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Tyson plans to forgo antibiotics in fresh chickens

Policy change is consumer-driven

NEW YORK -- Tyson Foods will no longer use antibiotics to raise chicken that is sold fresh in stores and will launch a $70 million advertising campaign to tout the shift, the nation's largest meat producer said yesterday.

The company said fresh chicken raised without antibiotics was shipped to stores Monday and will be sold beginning this week in packaging that emphasizes that there are no artificial ingredients.

"We're providing mainstream consumers with products they want," Tyson chief executive Richard L. Bond said.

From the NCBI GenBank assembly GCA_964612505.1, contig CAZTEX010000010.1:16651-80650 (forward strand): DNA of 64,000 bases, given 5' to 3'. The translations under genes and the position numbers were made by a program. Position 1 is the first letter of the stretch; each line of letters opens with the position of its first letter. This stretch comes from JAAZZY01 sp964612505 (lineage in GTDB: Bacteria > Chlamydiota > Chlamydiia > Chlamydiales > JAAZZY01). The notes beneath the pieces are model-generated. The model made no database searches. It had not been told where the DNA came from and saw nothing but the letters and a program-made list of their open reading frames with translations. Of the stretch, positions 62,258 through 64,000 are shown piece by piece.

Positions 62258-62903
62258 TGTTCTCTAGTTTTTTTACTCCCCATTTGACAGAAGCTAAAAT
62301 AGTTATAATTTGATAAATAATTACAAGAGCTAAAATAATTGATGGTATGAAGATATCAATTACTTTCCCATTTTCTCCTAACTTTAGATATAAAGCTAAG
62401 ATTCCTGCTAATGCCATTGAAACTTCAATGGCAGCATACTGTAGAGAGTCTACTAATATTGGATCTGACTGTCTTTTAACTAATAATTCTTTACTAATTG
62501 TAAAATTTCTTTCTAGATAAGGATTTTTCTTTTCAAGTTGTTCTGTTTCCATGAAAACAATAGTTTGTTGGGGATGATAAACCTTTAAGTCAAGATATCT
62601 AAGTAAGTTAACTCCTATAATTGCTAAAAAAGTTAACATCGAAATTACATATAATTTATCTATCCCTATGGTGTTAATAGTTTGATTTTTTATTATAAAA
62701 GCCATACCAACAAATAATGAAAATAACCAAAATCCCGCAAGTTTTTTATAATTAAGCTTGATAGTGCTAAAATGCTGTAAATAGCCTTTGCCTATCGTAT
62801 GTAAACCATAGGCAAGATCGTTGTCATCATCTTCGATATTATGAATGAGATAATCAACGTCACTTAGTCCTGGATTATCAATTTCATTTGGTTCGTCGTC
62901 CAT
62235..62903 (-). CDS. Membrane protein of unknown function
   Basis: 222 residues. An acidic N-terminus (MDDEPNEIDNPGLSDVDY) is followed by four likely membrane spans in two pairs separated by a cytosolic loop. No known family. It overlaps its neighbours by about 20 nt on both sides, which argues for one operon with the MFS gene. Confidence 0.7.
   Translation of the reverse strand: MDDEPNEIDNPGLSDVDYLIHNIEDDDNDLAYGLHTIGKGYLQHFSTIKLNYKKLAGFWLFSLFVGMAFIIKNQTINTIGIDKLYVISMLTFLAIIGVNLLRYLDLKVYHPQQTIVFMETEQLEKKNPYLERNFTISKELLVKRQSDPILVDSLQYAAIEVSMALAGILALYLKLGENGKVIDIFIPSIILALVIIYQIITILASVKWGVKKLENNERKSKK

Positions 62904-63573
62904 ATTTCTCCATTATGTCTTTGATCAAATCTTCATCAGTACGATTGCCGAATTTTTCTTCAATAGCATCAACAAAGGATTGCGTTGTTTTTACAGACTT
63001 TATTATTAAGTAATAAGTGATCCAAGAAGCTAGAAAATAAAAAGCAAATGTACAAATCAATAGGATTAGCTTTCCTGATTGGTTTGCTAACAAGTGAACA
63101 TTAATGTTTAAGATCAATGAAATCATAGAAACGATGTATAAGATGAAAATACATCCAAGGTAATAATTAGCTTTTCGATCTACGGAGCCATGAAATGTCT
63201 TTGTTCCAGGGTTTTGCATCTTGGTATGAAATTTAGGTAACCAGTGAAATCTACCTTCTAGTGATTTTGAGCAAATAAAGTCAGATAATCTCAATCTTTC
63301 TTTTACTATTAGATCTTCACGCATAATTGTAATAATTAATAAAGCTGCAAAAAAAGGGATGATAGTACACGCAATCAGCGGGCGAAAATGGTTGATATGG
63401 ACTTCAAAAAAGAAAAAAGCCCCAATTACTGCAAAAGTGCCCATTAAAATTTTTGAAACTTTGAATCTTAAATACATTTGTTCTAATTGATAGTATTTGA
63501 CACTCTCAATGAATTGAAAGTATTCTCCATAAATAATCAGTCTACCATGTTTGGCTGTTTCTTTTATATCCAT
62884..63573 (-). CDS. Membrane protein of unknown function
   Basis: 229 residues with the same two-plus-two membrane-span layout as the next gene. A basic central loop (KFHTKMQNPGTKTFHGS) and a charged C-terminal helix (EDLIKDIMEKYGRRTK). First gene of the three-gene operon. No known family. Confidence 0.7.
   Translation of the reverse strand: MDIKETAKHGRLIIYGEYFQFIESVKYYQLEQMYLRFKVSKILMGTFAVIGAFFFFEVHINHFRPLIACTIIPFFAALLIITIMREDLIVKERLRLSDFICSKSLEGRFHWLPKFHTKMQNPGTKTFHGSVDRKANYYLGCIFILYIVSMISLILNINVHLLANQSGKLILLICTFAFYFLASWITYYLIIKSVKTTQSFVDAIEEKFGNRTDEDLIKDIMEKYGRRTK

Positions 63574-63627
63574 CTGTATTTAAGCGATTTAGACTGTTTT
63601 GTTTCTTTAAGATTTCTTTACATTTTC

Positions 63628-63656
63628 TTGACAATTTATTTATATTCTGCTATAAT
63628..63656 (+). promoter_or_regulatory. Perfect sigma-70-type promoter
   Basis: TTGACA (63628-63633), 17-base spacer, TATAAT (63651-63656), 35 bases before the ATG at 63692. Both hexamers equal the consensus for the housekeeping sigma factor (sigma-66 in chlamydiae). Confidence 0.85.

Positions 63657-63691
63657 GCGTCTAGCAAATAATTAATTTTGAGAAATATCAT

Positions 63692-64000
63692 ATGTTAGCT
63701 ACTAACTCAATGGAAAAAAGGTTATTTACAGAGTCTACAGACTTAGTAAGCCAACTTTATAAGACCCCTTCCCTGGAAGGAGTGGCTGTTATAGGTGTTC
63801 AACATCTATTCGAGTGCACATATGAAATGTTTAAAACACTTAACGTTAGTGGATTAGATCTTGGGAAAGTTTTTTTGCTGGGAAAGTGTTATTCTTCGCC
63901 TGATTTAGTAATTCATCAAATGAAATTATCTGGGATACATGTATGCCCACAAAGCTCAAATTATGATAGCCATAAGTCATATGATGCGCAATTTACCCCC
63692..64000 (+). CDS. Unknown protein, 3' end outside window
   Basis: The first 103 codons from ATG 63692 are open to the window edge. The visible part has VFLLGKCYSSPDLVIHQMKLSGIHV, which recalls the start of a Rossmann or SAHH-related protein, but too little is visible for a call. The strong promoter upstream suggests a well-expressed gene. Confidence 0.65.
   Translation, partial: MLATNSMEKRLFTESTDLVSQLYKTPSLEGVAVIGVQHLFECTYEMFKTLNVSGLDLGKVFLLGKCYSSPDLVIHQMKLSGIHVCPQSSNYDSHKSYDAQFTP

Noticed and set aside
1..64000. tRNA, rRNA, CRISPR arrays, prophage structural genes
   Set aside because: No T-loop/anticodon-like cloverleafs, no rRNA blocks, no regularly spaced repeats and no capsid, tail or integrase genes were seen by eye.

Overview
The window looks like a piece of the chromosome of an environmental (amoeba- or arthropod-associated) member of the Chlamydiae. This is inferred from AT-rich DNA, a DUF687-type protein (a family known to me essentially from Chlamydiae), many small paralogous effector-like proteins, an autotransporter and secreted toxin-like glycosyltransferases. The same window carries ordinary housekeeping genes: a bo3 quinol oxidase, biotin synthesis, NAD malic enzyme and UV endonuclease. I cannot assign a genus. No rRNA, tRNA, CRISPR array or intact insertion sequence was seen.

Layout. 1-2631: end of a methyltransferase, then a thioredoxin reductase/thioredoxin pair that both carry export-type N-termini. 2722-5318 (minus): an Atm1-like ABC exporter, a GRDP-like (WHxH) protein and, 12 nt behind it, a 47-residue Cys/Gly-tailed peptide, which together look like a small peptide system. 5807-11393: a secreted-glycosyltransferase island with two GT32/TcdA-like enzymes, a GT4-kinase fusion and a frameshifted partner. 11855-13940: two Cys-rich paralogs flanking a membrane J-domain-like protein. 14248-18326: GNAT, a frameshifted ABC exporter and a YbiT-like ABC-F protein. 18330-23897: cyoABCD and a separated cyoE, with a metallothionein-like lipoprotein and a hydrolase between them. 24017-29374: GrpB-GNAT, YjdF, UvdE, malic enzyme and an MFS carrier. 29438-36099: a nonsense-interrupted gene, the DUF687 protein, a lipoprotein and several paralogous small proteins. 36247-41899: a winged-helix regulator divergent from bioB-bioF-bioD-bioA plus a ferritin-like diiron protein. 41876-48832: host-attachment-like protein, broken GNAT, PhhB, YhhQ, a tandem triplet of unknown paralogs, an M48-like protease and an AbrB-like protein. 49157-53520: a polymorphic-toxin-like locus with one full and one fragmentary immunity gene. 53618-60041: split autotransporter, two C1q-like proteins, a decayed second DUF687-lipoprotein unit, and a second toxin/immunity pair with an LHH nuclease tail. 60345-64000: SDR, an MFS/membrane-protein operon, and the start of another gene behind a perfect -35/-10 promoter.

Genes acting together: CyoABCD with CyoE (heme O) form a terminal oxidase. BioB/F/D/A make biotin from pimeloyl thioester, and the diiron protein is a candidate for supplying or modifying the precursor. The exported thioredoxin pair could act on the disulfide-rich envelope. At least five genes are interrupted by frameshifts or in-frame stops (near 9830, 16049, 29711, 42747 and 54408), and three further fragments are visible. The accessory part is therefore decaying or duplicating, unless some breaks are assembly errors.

Consumers will have to pay slightly more for the privilege, however.

Tyson senior vice president Dave Hogberg declined to specify how much of a price increase shoppers will see, but said it would be "below the cost consumers say they're willing to pay."

He added that competitors charge about $1.50 to $2 per pound more for boneless, skinless, chicken breast without antibiotics and that the price hike for Tyson's antibiotic-free chicken would be less than $1 per pound.

Tyson, the country's second-largest chicken producer, will also be spending more to make the switch to raising the antibiotic-free chickens. Hogberg said Tyson is converting 20 -- or slightly fewer than half -- of its production facilities to produce the products. He declined to specify how much the move is costing.

Bond, however, said the switch would not impact earnings short-term.

Instead, he said earnings and sales would both benefit from the move since it could increase demand for chicken and potentially generate additional sales on other Tyson products.

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